EPA Rolls Back HFC Leak Prevention Rule, Raising Cost and Climate Harm

WASHINGTON – The Environmental Protection Agency finalized a rule today that eliminates leak prevention and repair requirements for hydroflurocarbons, or HFCs, the powerful heat-trapping pollutants used in commercial and industrial refrigeration.

Following is a statement from David Doniger, senior strategic director in the Climate & Clean Energy Program at the Natural Resources Defense Council:

“EPA’s payoff to big industries like Boeing, Eli Lilly, Proctor & Gamble, and Koch Industries makes no sense. This rollback will fuel the climate crisis by adding more super-polluting HFCs to the atmosphere each year, in an amount equal to the carbon pollution from one million cars. It will save industry just $24 million a year, a pittance when spread across thousands of industrial facilities. 

“And this rollback is all the more baffling when industry – including the U.S. Chamber of Commerce and the National Association of Manufacturers – is supporting the same HFC leak prevention measures in the bipartisan legislation now moving forward in both the Senate and House.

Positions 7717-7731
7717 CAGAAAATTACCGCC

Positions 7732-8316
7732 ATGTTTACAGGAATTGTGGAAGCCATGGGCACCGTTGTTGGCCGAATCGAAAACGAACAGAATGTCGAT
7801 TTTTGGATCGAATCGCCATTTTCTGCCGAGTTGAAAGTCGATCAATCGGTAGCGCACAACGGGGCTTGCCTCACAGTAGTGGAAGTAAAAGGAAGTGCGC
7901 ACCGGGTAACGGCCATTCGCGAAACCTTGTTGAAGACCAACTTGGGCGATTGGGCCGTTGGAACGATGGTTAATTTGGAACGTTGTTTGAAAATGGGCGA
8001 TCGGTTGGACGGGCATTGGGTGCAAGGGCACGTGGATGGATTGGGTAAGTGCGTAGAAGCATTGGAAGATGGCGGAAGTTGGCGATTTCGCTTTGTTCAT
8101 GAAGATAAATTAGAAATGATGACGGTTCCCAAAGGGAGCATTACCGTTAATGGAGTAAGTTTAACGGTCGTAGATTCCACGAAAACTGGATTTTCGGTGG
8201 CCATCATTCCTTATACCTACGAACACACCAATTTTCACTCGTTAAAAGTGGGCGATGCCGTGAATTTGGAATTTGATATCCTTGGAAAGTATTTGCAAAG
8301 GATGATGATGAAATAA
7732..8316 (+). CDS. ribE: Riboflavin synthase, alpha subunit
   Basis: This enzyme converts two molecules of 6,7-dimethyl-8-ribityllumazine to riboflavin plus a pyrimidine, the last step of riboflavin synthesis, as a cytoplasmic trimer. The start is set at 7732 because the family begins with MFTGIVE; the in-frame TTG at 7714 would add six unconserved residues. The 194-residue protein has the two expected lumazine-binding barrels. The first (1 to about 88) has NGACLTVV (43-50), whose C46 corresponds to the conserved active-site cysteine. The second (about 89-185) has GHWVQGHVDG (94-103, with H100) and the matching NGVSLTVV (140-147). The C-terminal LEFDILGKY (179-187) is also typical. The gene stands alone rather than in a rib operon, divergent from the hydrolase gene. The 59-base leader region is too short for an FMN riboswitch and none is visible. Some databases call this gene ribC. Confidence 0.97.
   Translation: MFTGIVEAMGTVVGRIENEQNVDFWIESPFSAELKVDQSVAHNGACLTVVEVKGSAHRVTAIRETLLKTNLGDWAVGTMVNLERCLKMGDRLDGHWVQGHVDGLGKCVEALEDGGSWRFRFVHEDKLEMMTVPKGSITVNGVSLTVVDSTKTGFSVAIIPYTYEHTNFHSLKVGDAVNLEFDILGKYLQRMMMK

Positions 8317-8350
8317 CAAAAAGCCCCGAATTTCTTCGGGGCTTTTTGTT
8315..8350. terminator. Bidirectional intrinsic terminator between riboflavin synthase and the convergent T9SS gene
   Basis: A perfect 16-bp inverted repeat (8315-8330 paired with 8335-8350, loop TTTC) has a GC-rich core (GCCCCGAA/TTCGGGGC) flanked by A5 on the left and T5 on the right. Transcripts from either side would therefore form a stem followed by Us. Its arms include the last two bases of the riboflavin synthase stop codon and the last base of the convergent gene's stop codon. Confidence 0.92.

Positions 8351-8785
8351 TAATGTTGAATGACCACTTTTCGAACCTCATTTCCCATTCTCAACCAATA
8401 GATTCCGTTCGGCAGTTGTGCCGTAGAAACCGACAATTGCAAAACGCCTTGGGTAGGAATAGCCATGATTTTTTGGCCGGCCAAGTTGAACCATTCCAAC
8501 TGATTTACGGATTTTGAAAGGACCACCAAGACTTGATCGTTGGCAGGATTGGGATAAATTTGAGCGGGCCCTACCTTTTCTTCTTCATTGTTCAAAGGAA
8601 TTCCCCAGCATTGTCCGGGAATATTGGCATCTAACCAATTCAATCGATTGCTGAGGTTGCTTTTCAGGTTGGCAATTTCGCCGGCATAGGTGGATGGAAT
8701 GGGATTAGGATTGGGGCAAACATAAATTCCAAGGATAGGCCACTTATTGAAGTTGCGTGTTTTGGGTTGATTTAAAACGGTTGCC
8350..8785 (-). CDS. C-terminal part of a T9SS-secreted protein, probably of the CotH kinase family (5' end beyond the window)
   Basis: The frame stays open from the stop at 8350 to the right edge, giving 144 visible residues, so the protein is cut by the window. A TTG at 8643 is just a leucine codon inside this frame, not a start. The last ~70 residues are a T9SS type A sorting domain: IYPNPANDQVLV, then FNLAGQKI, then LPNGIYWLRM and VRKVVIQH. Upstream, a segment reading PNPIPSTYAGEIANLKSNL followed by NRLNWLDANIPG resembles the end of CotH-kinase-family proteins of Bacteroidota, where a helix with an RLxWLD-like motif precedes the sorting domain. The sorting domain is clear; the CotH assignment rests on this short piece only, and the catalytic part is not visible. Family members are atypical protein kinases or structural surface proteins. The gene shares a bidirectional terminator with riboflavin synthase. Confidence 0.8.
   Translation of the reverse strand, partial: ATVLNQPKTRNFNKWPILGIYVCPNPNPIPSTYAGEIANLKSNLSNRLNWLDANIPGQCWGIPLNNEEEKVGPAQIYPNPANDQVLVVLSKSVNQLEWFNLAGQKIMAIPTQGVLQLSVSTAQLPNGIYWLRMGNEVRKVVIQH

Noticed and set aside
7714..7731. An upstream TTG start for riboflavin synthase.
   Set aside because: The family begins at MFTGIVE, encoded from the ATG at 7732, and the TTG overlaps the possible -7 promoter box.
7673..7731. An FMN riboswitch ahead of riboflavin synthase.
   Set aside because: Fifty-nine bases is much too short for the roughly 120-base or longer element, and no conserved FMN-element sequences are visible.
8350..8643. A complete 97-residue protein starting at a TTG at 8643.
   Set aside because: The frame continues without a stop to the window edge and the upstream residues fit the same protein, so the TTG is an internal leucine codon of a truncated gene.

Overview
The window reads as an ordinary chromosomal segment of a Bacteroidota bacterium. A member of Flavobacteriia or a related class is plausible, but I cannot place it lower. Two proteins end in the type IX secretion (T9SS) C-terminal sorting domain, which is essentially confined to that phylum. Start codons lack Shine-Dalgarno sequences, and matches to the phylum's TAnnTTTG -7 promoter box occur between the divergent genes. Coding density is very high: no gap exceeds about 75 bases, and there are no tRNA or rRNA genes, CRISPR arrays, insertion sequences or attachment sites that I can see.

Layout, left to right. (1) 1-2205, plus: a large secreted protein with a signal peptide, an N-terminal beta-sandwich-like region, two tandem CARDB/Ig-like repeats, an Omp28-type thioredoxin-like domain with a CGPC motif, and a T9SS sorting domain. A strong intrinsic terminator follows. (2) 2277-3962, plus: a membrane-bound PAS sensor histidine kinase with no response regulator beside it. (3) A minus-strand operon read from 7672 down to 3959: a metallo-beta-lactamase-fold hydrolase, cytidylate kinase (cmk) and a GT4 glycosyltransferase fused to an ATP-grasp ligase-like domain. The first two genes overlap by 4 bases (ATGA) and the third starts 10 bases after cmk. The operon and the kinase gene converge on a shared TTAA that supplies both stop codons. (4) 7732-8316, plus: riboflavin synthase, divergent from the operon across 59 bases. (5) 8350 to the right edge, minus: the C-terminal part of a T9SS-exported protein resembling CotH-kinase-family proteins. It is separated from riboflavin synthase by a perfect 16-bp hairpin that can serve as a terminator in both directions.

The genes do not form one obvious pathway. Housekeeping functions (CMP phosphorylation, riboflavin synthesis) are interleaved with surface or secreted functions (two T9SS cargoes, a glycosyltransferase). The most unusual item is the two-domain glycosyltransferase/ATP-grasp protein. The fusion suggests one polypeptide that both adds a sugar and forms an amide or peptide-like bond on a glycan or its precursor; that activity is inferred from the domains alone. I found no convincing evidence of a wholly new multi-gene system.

“We are exploring all avenues to restore this commonsense, dirt-cheap measure that would stop HFC leaks and protect the climate.”


The Trump EPA has finalized the rollback of an Obama administration standard that set leak repair and maintenance requirements for industrial and commercial refrigeration and air conditioning equipment containing HFCs.

The Obama administration’s rules simply extended to HFCs the leak prevention requirements already in place for the same industries for ozone-depleting refrigerants such as CFCs. 

Among those supporting the Trump EPA rollback is NEDA/CAP, a coalition of companies that include the Boeing Company, BP America, Eli Lilly & Company, ExxonMobil Corporation, Georgia-Pacific LLC, Intel Corporation, Koch Industries, Inc., Merck & Co., Inc., NewPage Corp., Occidental Petroleum Corp., Procter & Gamble, and Weyerhaeuser

The bipartisan American Innovation and Manufacturing Act has been introduced in the Senate (S.2754) and the House (HR.5544).


The Natural Resources Defense Council (NRDC) is an international nonprofit environmental organization with more than 3 million members and online activists. Since 1970, our lawyers, scientists, and other environmental specialists have worked to protect the world's natural resources, public health, and the environment. NRDC has offices in New York City, Washington, D.C., Los Angeles, San Francisco, Chicago, Bozeman, MT, and Beijing. Visit us at NRDC.org and follow us on Twitter @NRDC.​


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